While your RV does rely on electricity to run some of its appliances, such as the microwave and air conditioner, many of the appliances found in your rig likely require propane to be used.
This is great because it means you can use these appliances while boondocking without draining your battery much, if at all. However, it also means you must learn how to use propane properly in order to ensure you and your family are safe during your RV adventures.
Fortunately, using propane in an RV is very straightforward and simple. Therefore, learning how to do so correctly should be a breeze. Here are the things you absolutely must know.
RV Propane Tank Sizes
First, you will want to learn about RV propane tank sizes. Your motorhome or travel trailer likely came equipped with propane tanks, but depending on the type of tank and holder you have, it might be possible to change the size. If you plan to go bigger, make sure to keep the weight of the fuel in mind and ensure you don’t exceed your cargo carrying capacity.
In a motorhome, your tank or tanks might hold up to 100 pounds of propane. The largest of these tanks tend to be affixed to the motorhome and are referred to as ASME tanks. That said, many smaller motorhomes do not include ASME tanks. Instead, they—just like most travel trailers—use the smaller DOT cylinders.
DOT cylinders are similar to what you might use to fuel a grill and tend to come in a standard RV 30-pound size, though some RVs do use 20-pound cylinders instead. These are mounted to the front of your RV using a propane tank holder. A propane tank holder may carry one cylinder or it might accommodate two of the same size. In any case, you will want to ensure that whatever cylinders you use can be fit snugly into the holder for safety during travel.
Need a replacement tank for your rig? Try searching “RV propane near me” to find a place to buy one.
Safely Using Your RV Propane Tanks
When using propane in your RV, safety should always come first. Here are our quick tips for using this fuel source safely:
Check your system regularly — Visually check the entire system twice a year. Watch for things that might be rubbing against propane lines, as well as debris and other things that look out of place. If you suspect a propane leak, try spraying soapy water along the line until you see bubbles form. This will help you track the leak down so it can be repaired.
Install and maintain detectors — Every RV should have operational fire, propane, and carbon monoxide detectors. These will alert occupants of an issue. If your propane detector goes off or if you smell propane, quickly get rid of all heat and fire sources, leave the RV, and leave the door open for ventilation. If the carbon monoxide or fire detectors go off, leave immediately.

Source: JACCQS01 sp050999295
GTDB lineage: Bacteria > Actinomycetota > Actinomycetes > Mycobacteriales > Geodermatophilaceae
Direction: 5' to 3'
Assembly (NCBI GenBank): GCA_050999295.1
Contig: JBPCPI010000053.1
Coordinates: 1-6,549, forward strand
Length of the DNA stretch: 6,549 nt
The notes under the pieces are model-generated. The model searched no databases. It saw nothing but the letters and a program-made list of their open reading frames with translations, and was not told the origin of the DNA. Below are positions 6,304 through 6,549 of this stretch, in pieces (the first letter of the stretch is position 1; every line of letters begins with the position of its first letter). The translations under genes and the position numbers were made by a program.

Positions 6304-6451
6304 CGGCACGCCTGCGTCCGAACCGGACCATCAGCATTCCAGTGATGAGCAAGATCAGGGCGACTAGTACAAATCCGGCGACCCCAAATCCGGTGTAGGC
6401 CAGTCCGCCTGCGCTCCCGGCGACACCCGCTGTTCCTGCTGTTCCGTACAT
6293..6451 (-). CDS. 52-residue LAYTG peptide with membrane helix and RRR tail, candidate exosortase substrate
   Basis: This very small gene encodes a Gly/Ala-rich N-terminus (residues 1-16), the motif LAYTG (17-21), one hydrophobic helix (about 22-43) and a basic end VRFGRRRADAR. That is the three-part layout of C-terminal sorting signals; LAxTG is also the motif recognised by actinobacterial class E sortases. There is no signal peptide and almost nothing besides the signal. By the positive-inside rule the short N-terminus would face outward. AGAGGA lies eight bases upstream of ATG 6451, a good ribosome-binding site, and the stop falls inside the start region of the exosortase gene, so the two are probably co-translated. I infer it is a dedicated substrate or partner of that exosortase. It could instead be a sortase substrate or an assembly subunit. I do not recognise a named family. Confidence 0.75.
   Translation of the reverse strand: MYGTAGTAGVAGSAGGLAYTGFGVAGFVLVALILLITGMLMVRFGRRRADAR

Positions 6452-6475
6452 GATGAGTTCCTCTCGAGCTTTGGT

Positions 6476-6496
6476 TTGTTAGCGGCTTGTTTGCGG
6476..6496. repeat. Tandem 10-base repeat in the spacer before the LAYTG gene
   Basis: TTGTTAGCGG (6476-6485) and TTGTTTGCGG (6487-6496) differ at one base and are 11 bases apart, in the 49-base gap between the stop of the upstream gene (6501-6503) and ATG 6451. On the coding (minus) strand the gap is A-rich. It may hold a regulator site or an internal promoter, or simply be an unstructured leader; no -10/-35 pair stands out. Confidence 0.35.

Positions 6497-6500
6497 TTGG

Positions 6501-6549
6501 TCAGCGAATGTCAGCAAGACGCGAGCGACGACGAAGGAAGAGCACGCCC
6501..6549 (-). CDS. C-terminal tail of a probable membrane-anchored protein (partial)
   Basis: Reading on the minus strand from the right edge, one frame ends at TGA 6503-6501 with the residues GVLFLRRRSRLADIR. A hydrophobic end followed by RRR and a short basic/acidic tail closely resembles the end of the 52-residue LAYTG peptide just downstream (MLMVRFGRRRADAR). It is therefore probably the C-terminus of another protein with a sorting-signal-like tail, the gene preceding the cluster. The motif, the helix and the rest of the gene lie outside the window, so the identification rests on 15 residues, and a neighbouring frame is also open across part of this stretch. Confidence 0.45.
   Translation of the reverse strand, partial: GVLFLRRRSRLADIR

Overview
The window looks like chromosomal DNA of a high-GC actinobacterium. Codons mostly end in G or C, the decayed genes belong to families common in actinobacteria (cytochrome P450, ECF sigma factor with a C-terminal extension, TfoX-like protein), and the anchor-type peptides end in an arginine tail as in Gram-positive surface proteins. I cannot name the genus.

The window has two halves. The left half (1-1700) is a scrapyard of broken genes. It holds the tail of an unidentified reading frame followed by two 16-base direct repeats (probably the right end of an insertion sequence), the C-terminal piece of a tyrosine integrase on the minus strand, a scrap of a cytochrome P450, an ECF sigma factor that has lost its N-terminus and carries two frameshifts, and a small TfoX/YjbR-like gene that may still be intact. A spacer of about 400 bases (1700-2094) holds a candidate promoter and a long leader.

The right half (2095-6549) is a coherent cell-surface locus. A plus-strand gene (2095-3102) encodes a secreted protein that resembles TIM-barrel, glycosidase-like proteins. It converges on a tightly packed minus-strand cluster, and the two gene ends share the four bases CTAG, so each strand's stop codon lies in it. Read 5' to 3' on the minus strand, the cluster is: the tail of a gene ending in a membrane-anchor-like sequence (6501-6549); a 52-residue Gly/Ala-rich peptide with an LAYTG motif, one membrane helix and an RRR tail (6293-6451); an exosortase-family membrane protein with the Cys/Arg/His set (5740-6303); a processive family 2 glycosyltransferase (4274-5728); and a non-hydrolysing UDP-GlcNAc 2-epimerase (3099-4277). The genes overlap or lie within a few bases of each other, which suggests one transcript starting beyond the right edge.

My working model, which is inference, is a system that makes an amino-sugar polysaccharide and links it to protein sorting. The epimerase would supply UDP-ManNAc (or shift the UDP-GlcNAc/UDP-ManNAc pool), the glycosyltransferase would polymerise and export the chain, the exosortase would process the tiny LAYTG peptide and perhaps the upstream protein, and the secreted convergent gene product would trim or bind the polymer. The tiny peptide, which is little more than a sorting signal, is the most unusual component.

Using Your RV Propane Heater and Other Appliances
With your tanks all filled and hooked up, it’s time to put them to the test. The following RV appliances tend to use propane:
- Refrigerator (may have an electric option as well)
- RV propane furnace
- Water heater (may have an electric option as well)
You will want to turn each of these on and ensure it is working properly. Keep in mind that air often makes its way into the lines between fill-ups, meaning you may need to bleed the lines for several seconds before an appliance will ignite. The stove tends to be the best appliance to use when bleeding lines, so we recommend testing this first.
To use your RV stove and oven, you will first need to feed propane through the lines by pushing in a knob and turning it to the point indicated on the knob (labeled “Light” on most stove knobs and “Pilot” on most oven knobs). Continue to hold the knob in while you use a lighter (or the built-in spark knob, if you have one) to light the fuel. You can then turn the knob to the desired temperature. In some cases, you will need to let the oven pilot light run for several seconds before turning to the temperature you need.
Your furnace should be pretty self-explanatory. Just make sure nothing is blocking your vents or your intake vent in order to avoid creating a fire hazard.
The refrigerator is just as easy to figure out as the furnace, and the water heater is pretty simple as well. That said, you will want to make sure your tank has water in it before turning the heater on. Sometimes the tank is bypassed during winterization, and if this is the case, no water will be running through it. You can check this by looking for a bypass valve near the tank and switching it to open if need be.
Knowing When It’s Time for an RV Propane Refill
Of course, you will need to refill your tanks from time to time. Some RVs come equipped with RV propane gauge tools to help with this. If your rig doesn’t have one, you can always purchase one to install.
Don’t want to install a gauge? Your nose can also be helpful for knowing when the tanks are low. While you never want to hang out in an RV that smells of propane, that smell might simply be a sign of low fuel. Therefore, the weight of your tanks is a good thing to check after leaving the smelly rig. If they feel light, go ahead and go get them refilled. It might just solve your problem.
Searching “RV propane refill near me” should give you some ideas of where to go. Keep in mind that while DOT cylinders can be removed from the RV and taken into the filling station, those with ASME tanks will need to drive their entire rig to the refill location of choice.